Divorce has a significant impact on a couple’s tax liability. This is especially true if the couple has minor children.
While they are married, most couples choose to file jointly. By doing so, they are both able to benefit equally from child-related exemptions and deductions.
After the divorce, only one parent can claim a child as a dependent. Usually, the parties will assign dependent status as part divorce agreement. If they don’t, then the general rule of thumb is that exemptions are properly assigned to the custodial parent – that is, the parent the children live with most of the time.
In the rare case that the child spends equal time living with each parent, the exemption should go to the parent who provides the majority of the child’s financial support.
Custodial parents receive a number of tax benefits. They include:
- Head of household status: Instead of filing as “single,” the custodial parent can file as the head of household. By doing so, he or she will benefit from a higher personal exemption and a lower taxable income. In addition, the custodial parent will also benefit from having more income fall into lower tax brackets.
- Dependency exemptions and credits: Exemptions reduce the amount of income that is subject to income tax. Generally, the custodial parent can claim an exemption for each child who is either under age 19 or under age 24 and a full-time student. In addition, the custodial parent can claim a tax credit for each child under 17. Depending on the parent’s income, each credit could be worth up to $1,000.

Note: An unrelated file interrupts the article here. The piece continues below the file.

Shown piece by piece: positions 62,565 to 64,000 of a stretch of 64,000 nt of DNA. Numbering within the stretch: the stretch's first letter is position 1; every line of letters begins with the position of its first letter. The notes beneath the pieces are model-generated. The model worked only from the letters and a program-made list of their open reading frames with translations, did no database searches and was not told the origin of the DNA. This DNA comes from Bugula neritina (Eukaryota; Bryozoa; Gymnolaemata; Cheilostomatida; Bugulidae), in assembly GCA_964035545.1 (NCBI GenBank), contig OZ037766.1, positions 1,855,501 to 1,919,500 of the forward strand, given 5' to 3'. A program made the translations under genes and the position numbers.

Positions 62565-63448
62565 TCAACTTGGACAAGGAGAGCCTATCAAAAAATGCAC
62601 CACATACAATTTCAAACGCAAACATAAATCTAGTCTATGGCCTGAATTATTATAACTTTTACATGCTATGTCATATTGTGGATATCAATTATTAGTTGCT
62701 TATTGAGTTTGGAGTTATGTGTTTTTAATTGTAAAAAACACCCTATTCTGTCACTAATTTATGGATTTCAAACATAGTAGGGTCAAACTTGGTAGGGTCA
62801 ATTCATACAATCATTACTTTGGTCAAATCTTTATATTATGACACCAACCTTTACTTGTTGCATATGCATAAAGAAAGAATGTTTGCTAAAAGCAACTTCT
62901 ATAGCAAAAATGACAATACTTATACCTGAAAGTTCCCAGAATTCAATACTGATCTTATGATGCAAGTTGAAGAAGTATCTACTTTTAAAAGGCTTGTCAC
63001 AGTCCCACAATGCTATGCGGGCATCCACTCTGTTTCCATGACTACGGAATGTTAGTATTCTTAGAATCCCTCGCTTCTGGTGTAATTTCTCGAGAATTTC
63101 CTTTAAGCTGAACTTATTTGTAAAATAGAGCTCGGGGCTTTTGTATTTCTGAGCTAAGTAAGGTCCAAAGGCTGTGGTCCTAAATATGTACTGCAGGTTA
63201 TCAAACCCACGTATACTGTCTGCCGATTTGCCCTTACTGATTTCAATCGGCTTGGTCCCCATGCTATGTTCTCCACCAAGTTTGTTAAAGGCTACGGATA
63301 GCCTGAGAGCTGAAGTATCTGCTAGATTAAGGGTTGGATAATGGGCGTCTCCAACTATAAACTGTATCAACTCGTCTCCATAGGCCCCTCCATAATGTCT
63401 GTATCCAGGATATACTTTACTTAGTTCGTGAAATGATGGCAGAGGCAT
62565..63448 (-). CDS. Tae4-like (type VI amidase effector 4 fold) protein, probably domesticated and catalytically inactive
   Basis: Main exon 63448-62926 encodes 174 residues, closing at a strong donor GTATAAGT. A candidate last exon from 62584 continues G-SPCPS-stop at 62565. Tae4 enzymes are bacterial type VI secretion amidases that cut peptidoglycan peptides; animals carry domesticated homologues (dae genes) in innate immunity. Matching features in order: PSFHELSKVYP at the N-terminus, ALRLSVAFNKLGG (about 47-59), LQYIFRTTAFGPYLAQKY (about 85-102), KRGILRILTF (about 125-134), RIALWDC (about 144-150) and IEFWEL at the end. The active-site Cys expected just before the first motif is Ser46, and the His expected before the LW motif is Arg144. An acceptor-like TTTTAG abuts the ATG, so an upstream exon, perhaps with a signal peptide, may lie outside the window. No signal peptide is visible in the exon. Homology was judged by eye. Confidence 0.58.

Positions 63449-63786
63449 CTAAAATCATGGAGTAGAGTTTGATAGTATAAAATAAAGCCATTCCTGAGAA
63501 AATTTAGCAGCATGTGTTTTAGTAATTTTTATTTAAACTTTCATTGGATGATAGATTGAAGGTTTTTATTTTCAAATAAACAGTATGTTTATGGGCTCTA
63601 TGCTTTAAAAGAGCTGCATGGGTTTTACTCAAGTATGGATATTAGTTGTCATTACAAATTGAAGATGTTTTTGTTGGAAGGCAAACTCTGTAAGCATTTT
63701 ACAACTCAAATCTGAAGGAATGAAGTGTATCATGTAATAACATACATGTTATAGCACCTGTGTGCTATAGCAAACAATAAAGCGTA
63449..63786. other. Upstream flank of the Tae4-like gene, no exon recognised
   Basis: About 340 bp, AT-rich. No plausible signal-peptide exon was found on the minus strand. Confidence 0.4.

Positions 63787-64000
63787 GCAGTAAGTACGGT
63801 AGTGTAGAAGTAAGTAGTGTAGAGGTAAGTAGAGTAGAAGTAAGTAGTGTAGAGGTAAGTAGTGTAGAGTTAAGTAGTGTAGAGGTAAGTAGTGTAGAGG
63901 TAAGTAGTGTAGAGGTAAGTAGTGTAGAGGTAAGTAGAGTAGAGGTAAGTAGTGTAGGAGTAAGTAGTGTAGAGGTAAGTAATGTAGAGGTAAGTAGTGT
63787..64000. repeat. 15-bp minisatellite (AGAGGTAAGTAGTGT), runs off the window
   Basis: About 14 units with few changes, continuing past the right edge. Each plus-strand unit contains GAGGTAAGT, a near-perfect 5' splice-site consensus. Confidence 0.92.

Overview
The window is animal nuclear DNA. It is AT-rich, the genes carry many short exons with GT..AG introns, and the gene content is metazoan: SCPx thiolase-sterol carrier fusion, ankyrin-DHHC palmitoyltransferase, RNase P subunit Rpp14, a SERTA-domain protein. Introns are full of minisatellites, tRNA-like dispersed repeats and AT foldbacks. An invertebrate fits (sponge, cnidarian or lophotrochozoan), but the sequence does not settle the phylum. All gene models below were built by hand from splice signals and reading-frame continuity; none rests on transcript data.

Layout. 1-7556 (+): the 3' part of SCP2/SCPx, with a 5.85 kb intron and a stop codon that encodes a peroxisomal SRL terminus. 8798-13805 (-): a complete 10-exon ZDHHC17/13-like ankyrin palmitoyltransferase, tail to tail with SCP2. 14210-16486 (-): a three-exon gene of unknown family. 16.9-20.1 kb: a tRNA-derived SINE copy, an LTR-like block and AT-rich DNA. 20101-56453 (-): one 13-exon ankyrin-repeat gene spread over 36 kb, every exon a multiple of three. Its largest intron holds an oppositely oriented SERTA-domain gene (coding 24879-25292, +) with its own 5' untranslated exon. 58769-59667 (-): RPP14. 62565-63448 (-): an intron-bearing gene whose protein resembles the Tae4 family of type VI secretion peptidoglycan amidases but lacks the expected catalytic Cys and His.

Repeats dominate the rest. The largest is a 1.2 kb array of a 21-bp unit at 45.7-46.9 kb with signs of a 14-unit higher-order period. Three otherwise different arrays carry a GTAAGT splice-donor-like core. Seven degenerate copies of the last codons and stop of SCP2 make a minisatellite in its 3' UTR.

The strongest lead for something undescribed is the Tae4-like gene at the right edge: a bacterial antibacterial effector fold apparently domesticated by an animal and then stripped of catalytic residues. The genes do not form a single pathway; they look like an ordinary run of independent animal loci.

- Child care tax credits: Custodial parents can claim a tax credit for a percentage of the money they spent on daycare, babysitting, nannies or any other form of child care. The credit varies based on income, but can be worth up to $3,000 for one child or $6,000 for two or more children.
- The Earned Income Tax Credit: The EITC is designed to provide an income boost for low- to moderate-income parents. The size of the credit varies based on the amount of earned income and the number of dependent children. Since child support is not taxed as income, even parents who receive a high level of support may be able to benefit from the credit.
These are just a few of the many tax consequences of divorce. It is always a good idea to seek professional help when filing a post-divorce income tax return in order to make sure that everything is handled correctly.